Without doubt, Shanghai Fashion Week is a work in progress and has much to prove. It may lack the rigour of Tokyo and the pizzazz of Seoul but, make no mistake, it overshadows them both in terms of chutzpah. If for no other reason than the strength and scale of its market, China is in a league of its own. Not even India, with its own vast fashion industry in Delhi and Mumbai, comes close. No wonder Shanghai’s fledgling designers can seem so dangerously overconfident.
“I think sooner or later Shanghai will become the top fashion week in the Asian-Pacific region and I think eventually even Europe will need to buckle up,” says Moto Guo, the Malaysian designer shortlisted for last year’s LVMH Prize.
“Everybody’s working hard to break the Shanghai market. But even so, I was surprised to learn we had almost nine or 10 young brands from Malaysia participating at Shanghai Fashion Week this time.”
The Autumn/Winter 2017-18 collection was Guo’s second selling season at The Tube, a tightly curated Shanghai showroom founded by Zemira Xu who has developed a knack for spotting some of China’s more progressive designer talent such as Xiao Li and Xu Zhi.
“The whole industry here is moving so fast,” Guo continues. “It’s so competitive and so aggressive. But at the same time, people here are getting more and more open-minded. They’re willing to listen to young voices and even spend money to buy our work, which is definitely a great advantage for us as a young label.”
China’s mainstream brands like Reineren and young designer “repats” like Shushu/Tong, Deepmoss and Andrea Jiapei Li may dominate the runways here, but stroll through any of the official trade shows hosted by Shanghai Fashion Week and you can hear dozens of foreign languages spoken by designers, sales agents, showroom reps, and distributors manning the exhibitor booths.
Shanghai Fashion Week’s sales floors have become so international, in fact, that brands from abroad now outnumber those from China at the four official trade shows. A tally of the brands at Mode, Ontimeshow, Showroom Shanghai and Dadashow revealed that international brands make up 58 percent of the 1,000-plus brands exhibiting this season. Just under half of those are from other Asian countries.
The World Book Fair 2017 attracted greater a footfall this year as people from all walks of life attended it in New Delhi, India. Writers and publishers from around the world are participating in the event. The fair has also witnessed new and emerging publishers and writers from South Asian countries. Nepal is a land of vibrant culture. The literary scene in the country is highly celebrated as Nepalese literature has flourished, soaking in all the diversity and vibrancy of the nation.
Yuyutsu Sharma writer and publisher from Nepal said “I am representing Nepal and we have brought over 100 books here. Various genres in culture, art, history and ethnography can be found in our collection. Nepal is a very vibrant place and there are over 80 book stores in Kathmandu itself. Book culture is huge in Nepal, so probably that’s why e-books and the internet are not affecting this culture as much as it has in the Western world”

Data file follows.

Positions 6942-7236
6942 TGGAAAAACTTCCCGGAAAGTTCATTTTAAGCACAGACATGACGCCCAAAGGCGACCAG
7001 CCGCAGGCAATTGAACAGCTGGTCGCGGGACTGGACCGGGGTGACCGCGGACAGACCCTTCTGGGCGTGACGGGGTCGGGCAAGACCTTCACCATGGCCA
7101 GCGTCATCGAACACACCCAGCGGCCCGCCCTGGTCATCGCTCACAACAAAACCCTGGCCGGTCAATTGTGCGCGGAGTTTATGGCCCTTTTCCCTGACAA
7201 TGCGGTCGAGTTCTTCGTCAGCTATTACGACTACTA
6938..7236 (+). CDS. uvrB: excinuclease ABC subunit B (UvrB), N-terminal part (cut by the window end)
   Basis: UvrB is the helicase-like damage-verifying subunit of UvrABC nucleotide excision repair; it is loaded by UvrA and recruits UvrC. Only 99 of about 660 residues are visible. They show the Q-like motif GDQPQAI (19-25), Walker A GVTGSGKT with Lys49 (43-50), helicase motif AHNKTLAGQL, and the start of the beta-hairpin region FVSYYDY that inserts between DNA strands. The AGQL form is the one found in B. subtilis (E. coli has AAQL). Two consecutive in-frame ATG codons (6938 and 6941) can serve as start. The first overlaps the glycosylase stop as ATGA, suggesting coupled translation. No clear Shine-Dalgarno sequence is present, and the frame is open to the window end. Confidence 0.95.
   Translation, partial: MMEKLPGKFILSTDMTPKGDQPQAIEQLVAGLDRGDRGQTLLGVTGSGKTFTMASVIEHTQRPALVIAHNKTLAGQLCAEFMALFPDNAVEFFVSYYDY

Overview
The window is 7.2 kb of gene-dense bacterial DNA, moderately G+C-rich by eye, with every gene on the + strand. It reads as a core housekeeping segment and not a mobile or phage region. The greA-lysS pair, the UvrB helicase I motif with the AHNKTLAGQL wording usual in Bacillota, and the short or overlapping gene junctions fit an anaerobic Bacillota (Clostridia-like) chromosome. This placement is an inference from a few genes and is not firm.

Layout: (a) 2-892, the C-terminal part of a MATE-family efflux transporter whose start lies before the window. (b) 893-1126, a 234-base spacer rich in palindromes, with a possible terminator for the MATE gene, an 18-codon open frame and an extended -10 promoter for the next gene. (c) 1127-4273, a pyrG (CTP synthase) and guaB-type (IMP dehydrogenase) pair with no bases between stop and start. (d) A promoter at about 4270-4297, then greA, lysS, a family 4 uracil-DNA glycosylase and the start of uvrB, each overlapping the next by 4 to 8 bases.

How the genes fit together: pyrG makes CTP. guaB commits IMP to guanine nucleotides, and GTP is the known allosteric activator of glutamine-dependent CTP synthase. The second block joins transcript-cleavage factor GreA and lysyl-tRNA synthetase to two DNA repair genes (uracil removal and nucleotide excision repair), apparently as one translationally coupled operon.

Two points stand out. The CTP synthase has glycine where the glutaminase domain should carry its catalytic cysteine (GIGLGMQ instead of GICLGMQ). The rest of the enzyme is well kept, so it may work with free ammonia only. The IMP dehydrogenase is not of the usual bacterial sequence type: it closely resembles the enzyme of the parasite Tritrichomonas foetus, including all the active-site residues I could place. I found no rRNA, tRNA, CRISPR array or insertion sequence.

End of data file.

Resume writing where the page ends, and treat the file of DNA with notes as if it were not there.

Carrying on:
Due to the advent of new media technologies, the habit of book reading has declined over years. Youngsters prefer to read from Kindle devices, tablets and consume online content in comparison to book reading. But in some south Asian countries like Nepal, books are equivalent with traditional values as people read them to each other and so their value is never going to fade.
“I don’t think that book culture is going to fade because in Nepal we have a big oral tradition in which people recite poetry or read books to others and it’s a century-old practice. And because of all these social networking sites and internet services like Amazon etc., we can spread the word about our books, events etc. so I think it is actually complementing it in a way” Sharma described. South Asia is known for its varied ethnicity, history, indigenous democracy and culture. In few places like Bangladesh, however, freedom of writers is restricted.
Sri Lanka is known as the land of multiple languages, castes, ethnicities and culture has emerged as one of the countries where writers and publishers are very independent in terms of expressing their views. A renowned writer and publisher from Sri Lanka, Vijitha Yapa, expressed his opinion regarding the freedom of writers in South Asia. Vijitha Yapa the former president, Sri Lanka book publishers association said “I think everybody should have the freedom to write. I myself am the founder editor of three national newspapers in the country so I also feel that freedom of expression is a very important thing.
I think some countries where there are problems and especially when it comes to political problems, because politicians are a very sensitive crowd, they don’t like criticism and want everybody to show how great they are. So, if something is written about them which they don’t like, then problems arise. Other than that, I think that freedom of expression is advancing in south Asia”. Along with the courtiers of Nepal and Sri Lanka, Pakistan too participated in the World Book Fair under the publishing banner of Manshurat, which operates from Lahore and have branches in India and other Asian countries. Books in English and Urdu languages were available in the stall in a wide variety of genres.